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|Created by||Aaron Schatz|
|Alexa rank||29,531 (October 2019[update])|
Football Outsiders (FO) is a website started in July 2003 which focuses on advanced statistical analysis of the NFL. The site is run by a staff of regular writers, who produce a series of weekly columns using both the site's in-house statistics and their personal analyses of NFL games.
In 2005 and 2006, the site partnered with FOXSports.com to cross-publish many of the Outsiders' regular features, including power rankings based on a "weighted" version of the DVOA (Defense-adjusted Value Over Average) statistic. In 2007, Football Outsiders content appeared on FOXSports.com (in a reduced capacity) along with AOL Sports and ESPN.com. Since 2008, the site has partnered exclusively with ESPN and provides mostly ESPN Insider content. In 2009, Football Outsiders began analyzing college football using similar statistical principles.
Football Outsiders was launched in August 2003 by Aaron Schatz, with two regular columns, one of which used an early version of the proprietary DVOA statistic. The original purpose of the site was to disprove a statement by Boston Globe reporter Ron Borges that the 2002 New England Patriots failed to make the postseason because they could not establish the run. Over the course of time, the site added more writers, and hosted Gregg Easterbrook for part of 2003.
Between 2004 and 2005, the site introduced new statistics such as Defense-adjusted Points Above Replacement (DPAR, later Defense-adjusted Yards Above Replacement, DYAR) and Adjusted Line Yards (ALY). In 2005, the site began to cross-publish many of its columns on FOXsports.com. In 2005, Football Outsiders also took over publication of Pro Football Prospectus, a book giving a preview of the upcoming NFL season. In 2009, the annual was renamed Football Outsiders Almanac.
Football Outsiders has devised a series of proprietary formulas to calculate different advanced metrics.
DVOA (Defense-adjusted Value Over Average) calculates a team's success based on the down-and-distance of each play during the season, then calculates how much more or less successful each team is compared to the league average. According to Football Outsiders, DVOA "breaks down every single play of the NFL season to see how much success offensive players achieved in each specific situation compared to the league average in that situation, adjusted for the strength of the opponent. ... Football has one objective -- to get to the end zone -- and two ways to achieve that, by gaining yards and getting first downs. These two goals need to be balanced to determine a player's value or a team's performance."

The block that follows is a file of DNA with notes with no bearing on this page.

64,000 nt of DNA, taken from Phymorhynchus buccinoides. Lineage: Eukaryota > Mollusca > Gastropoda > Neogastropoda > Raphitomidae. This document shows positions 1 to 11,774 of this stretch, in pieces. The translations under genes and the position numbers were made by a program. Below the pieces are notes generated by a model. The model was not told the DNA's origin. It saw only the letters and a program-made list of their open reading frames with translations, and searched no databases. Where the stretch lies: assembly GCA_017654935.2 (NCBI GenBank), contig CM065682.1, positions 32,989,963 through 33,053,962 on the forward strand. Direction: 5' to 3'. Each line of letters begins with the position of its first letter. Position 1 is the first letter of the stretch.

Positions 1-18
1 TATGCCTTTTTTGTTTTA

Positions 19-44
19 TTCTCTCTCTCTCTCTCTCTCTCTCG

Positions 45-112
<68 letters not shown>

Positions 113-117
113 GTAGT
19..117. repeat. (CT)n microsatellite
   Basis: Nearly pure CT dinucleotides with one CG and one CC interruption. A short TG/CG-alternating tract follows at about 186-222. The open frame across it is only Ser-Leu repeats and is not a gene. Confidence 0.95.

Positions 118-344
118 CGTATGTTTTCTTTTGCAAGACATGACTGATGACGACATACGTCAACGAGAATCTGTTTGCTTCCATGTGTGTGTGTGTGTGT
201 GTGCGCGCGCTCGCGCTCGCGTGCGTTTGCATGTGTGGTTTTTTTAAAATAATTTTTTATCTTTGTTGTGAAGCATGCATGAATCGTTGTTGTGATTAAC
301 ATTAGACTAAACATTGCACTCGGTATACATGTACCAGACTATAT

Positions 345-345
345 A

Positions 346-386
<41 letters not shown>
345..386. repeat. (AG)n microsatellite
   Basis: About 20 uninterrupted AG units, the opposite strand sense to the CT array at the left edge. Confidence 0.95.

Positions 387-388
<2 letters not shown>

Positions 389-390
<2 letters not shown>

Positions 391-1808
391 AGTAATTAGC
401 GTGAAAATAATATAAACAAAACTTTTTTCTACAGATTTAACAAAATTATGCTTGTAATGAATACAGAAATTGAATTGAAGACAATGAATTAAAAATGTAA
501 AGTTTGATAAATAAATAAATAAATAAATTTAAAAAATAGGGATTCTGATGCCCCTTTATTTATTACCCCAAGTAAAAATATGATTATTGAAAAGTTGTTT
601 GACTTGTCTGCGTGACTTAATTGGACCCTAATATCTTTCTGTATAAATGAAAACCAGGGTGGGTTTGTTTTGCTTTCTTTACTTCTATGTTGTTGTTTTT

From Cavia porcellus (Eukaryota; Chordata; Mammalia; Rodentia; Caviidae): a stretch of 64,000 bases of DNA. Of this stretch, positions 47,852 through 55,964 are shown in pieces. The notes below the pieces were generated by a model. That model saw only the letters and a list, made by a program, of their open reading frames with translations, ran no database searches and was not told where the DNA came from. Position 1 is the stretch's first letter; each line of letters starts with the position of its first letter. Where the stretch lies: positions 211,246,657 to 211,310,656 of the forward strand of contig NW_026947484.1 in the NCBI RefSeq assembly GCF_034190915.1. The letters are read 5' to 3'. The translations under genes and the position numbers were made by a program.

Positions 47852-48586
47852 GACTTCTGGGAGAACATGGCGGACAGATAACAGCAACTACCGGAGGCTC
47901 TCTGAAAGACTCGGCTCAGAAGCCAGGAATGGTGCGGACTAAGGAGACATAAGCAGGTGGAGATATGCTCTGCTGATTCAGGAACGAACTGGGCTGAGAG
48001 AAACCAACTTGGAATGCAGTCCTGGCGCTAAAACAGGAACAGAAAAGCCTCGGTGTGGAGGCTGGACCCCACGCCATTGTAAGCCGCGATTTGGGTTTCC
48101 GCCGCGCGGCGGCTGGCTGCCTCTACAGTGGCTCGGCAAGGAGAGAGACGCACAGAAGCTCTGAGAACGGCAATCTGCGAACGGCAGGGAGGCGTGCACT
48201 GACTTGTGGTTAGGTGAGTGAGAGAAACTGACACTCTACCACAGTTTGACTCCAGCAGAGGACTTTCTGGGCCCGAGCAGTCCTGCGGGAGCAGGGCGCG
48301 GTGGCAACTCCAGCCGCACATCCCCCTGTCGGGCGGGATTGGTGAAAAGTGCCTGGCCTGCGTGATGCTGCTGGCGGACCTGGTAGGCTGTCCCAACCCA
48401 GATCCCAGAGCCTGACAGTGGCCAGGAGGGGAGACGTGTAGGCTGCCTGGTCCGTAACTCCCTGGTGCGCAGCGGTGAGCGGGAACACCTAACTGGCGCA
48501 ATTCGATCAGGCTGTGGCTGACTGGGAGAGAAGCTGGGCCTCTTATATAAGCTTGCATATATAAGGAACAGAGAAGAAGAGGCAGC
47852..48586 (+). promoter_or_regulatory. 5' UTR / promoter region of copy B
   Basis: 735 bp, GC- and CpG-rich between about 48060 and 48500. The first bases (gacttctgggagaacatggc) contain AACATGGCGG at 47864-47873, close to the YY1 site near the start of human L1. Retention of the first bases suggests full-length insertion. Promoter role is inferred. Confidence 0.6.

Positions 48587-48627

There is a separate DVOA measurement for special teams, which "compare[s] each kick or punt to the league average for based on the point value of field position at the position of each kick, catch, and return." 
DYAR (Defense-adjusted Yards Above Replacement) calculates each player's cumulative value above or below a "replacement-level" alternative. DYAR differs from DVOA in calculating a player's total value through the course of a year, and not on a play-for-play rate. States Football Outsiders, "DVOA, by virtue of being a percentage or rate statistic, doesn’t take into account the cumulative value of having a player producing at a league-median level over the course of an above-average number of plays. By definition, a median level of performance is better than that provided by half of the league and the ability to maintain that level of performance while carrying a heavy work load is very valuable indeed."